“It’s a dirty little secret among women that we don’t support one another.” – Susan Shapiro Barash
Despite still being in the early stages of my career at the age of 27, I can recall many times when I have felt unsupported by women in the workplace. Whether it was the instant judgement from my female peers as I entered a male-dominated industry, or whether it was the abrupt, sharp manner in which I was instantly challenged with when working with a new female marketing manager. Or perhaps the time a fellow female worker made lies up about me to our boss and eventually forced me to leave.
I am hugely passionate about women in business and the work that there is still left to do around closing the wage gap, such as getting women to ‘sit at the table’ and recognising and redistributing women’s unpaid work like household chores and childcare. With the odds against us it seems only natural that we support each other and give each other a ‘leg up’ on the career ladder. Unfortunately through both a mixture of life experience and research I have come to realise this is not always the case. So I am here to call out the signs that prove you (as a woman) aren’t supporting your female colleagues enough (consciously or unconsciously), and to reiterate why it is so important that you change this.
1) You think of women at work as your enemies rather than your closest allies.
2) You ignore the opportunity to mentor another woman at work who you see has potential.
3) You’re afraid – as a female leader – of appearing biased towards other women and showing favouritism.
4) You bully other women. Yes, it happens. A study showed “that female workplace bullies targeted other women about 70% of the time”.
5) You find yourself thinking things like this: ‘If I had to pull myself up on my own, why should I help anyone else?’ (For more on this, see ‘D.I.Y. Bootstrap Theory’.)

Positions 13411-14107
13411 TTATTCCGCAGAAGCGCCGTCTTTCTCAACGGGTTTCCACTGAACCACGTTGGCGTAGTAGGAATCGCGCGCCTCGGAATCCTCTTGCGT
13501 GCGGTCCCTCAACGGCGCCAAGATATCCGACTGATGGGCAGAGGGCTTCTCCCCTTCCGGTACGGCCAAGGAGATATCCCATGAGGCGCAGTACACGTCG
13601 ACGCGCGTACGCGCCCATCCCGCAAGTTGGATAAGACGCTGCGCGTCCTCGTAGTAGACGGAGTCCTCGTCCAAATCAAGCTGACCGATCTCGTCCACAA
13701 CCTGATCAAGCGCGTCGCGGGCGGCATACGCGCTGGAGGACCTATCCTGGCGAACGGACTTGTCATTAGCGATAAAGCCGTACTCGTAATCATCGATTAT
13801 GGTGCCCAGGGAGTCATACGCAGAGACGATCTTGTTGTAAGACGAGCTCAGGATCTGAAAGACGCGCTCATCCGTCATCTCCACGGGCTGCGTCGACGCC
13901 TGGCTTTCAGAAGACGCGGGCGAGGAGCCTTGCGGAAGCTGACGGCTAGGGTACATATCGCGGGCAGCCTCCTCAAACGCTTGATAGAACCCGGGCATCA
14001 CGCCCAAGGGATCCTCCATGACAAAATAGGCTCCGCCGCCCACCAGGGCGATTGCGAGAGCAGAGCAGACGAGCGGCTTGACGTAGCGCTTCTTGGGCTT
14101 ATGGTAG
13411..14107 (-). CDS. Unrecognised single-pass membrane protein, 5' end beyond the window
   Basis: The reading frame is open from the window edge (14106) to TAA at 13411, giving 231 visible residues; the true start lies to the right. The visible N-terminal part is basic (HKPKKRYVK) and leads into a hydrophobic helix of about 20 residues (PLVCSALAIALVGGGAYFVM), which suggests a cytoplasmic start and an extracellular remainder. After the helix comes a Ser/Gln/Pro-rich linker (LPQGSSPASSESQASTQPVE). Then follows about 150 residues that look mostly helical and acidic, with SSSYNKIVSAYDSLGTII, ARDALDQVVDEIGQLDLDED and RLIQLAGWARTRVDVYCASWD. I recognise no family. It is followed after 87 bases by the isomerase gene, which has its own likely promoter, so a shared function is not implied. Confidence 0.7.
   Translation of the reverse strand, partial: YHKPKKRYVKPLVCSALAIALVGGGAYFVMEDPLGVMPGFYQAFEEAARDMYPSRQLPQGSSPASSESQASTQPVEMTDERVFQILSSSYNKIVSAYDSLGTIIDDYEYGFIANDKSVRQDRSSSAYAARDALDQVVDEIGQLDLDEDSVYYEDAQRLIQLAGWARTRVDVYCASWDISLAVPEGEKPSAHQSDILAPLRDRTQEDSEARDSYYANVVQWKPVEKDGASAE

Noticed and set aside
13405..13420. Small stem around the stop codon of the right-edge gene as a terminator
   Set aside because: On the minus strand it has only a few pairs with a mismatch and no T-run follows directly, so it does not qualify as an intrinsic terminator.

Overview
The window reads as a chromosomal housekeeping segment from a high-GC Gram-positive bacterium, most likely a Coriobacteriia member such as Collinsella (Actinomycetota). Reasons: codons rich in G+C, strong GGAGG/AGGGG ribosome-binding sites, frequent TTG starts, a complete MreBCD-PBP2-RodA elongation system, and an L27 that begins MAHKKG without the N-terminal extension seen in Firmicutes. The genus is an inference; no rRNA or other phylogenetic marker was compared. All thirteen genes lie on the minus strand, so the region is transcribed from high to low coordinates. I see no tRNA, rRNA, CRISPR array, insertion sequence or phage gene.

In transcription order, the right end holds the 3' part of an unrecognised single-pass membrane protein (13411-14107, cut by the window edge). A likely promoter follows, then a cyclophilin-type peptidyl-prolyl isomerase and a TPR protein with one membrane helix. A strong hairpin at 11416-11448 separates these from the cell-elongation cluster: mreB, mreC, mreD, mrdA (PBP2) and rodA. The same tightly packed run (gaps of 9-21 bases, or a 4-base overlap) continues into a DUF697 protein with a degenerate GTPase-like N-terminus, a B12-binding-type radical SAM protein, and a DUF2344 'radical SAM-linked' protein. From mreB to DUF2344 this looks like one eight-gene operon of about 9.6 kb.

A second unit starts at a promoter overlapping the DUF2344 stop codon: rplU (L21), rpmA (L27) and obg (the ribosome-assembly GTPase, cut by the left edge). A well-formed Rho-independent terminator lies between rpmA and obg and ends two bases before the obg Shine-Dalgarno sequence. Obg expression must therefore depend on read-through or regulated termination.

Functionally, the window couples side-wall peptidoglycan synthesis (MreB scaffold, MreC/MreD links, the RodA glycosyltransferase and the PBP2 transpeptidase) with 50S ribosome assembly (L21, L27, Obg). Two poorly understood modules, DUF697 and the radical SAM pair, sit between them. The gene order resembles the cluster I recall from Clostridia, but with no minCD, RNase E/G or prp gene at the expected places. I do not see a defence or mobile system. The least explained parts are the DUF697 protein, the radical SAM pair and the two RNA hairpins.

6) You act jealously towards other women, such as general gossiping and being unnecessarily ‘catty’.
So why should we women in business support each other? Well, the facts speak for themselves:
- Women make up only 4.6% of CEOs in S&P 500 companies.
- Approximately 70% of people in national minimum wage jobs are women.
- Today, women earn 77% of what men earn and at current trends it will take 70 years to close the gender wage gap (as of new reports in 2016).
- Women who work, with or without children, spend 15 hours a week on average doing chores, while men on average only spend five.
“It is a common misconception that workplace equality is only the domain of HR leaders and CEOs of organizations. The reality is that this is the responsibility and concern of every single person on this planet.”
If you are in a job role where you have a say over who gets a job, who is promoted, recognised, mentored and developed, then you are part of this conversation and critical to the movement of women’s advancement and equality. If you are not in a managerial position you still have an opportunity to be supportive by sharing knowledge and expertise.
As a director of a sales consultancy business in the technology industry, I make it a personal mission of mine to support, recognise, mentor and guide other women when I have the opportunity to work with them. Unfortunately the truth is in the type of work I do, it still means I work with men 80% of the time. Every company and sales director I have had the opportunity to work with in the past 2 years have been male.
I urge you to reflect on your interaction and engagement with women at work and ask the question: How can I better support them? Who in my team would benefit from guidance?
Here are 4 suggestions on ways you can support your female colleagues:
1) If you hold a senior position, you could sponsor or mentor a female employee so that they can make the right connections and become visible throughout the business.
2) Join or start your own ‘circle’. Join a women’s network within your company or sector to get engaged in the debate.
3) Rather than judge or penalise other women for their choices, support flexibile/home working. This could encourage more women to advance further up the corporate ladder, because they know that there is a way to balance family commitments later on in their careers.
4) Men can also play an important role in empowering women within the workplace. Men must be part of the conversation as well: We cannot do this alone, ladies. Get your male colleagues to ‘lean in’, we need both men and women supporting change together or it will never happen.
Written by Rebecca Woolford – Founder of Fanny Pack.
Please take note of Fanny Pack’s Comments Policy before commenting on this article.